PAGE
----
I’m a writer and, while doing some research, I found your blog.

I would like to ask a few questions regarding marksmanship qualifications and nomenclature.
I came across a lot of articles and questions on the whole marks men, sharp shooter and expert differences and read your article on the NRA classification. That was very interesting and enlightening. I also found a lot of references out there to snipers.

From a qualification perspective, what’s the difference between snipers and expert sharpshooters? I wasn’t able to find anything conclusive on that.

– Chris Almeida

FM 23-10 is the previous US Army sniper manual with qualification course
pdf.textfiles.com/manuals/MILITARY/united_states_army_fm_23-10 – 17_august_1994.pdf
I have a print copy of the current update but haven’t found it in digits yet.

Current US Army rifle qual
FM 3-22.9
http://armypubs.army.mil/doctrine/DR_pubs/dr_a/pdf/fm3_22x9.pdf

Both quals are on RETS “pop up” targets. Scoring is hit or miss on full size, usually E-type (19 inch wide and 36-39 inch tall) humanoid silhouettes and rarely assess hit quality, unless done on a rare LOMAH range (LOcation Miss And Hit) range.

Electronic scoring has been widely used internationally (since 1984 in Olympic and World Cup events) and is fairly common in Europe. The Army Reserve team has Suis-Ascor units for training. Big Army or the Marine Corps doesn’t bother.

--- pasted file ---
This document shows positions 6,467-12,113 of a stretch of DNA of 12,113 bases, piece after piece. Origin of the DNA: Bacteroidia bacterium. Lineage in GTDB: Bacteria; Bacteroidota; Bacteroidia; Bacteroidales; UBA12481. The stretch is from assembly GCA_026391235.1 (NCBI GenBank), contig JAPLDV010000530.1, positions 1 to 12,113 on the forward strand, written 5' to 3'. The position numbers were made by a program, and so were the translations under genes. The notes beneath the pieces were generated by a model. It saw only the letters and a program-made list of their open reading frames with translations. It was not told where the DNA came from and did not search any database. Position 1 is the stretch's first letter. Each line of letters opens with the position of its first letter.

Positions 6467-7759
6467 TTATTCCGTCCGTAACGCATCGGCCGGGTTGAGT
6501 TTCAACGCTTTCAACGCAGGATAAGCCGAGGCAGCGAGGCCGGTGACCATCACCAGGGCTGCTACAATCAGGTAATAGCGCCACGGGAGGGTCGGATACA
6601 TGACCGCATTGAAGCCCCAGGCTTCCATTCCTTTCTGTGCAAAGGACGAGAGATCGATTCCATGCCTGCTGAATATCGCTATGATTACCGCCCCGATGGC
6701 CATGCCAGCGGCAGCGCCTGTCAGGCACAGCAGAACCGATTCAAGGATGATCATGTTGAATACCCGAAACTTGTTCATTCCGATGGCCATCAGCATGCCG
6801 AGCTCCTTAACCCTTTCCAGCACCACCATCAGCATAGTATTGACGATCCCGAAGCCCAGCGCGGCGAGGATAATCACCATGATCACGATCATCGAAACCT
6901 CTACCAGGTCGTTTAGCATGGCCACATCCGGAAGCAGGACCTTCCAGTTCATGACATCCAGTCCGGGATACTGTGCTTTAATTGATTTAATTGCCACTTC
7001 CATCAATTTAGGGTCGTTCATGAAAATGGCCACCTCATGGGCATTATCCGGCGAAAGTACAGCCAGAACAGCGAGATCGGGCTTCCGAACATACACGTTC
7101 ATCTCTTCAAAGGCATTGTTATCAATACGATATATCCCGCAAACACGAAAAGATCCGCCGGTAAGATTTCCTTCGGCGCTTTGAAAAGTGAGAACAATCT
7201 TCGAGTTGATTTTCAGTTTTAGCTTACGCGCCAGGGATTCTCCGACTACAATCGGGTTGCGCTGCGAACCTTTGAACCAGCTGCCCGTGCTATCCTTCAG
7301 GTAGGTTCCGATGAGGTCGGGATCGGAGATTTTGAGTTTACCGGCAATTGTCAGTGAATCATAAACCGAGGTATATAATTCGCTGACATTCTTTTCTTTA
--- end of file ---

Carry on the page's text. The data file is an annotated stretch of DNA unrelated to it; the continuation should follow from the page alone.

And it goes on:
Basic rifle qual is a series of target exposures, one or two at a time, averaging about five seconds per shot. The shooter is already in position, aimed in and waiting for targets that he/she knows where and when they will appear. A hit any where is full value. The furthest shot is 300 meters but that accounts for six out of 40 shots. Most are closer and a consistent 5-6 MOA group will score “expert” consistently (90% or 36×40). A passing score is 58% (23×40.)

Sniper qual is similar with targets going out to 700 meters. The difference is the sniper student is given a rudimentary course on basic ballistics and environmental effects (most Soldiers are not), uses an accurized rifle (M24 or M110) with a 10x optical sight (usually a 3.5-10x or fixed 10x by Leopold), shoots from rest (bag or bipod) and has a spotter with a 20-30x spotting scope watching mirage and trace. Missed shots can be made up for half score (5 instead of 10 points) and 70% overall passes.

Confirm all this in the Army publications I linked you too. Yes, they suck that bad.


Fast X,
John Buol

http://FirearmUserNetwork.com

Mailing address:
14439 NW Military s108 p410
San Antonio TX 78231

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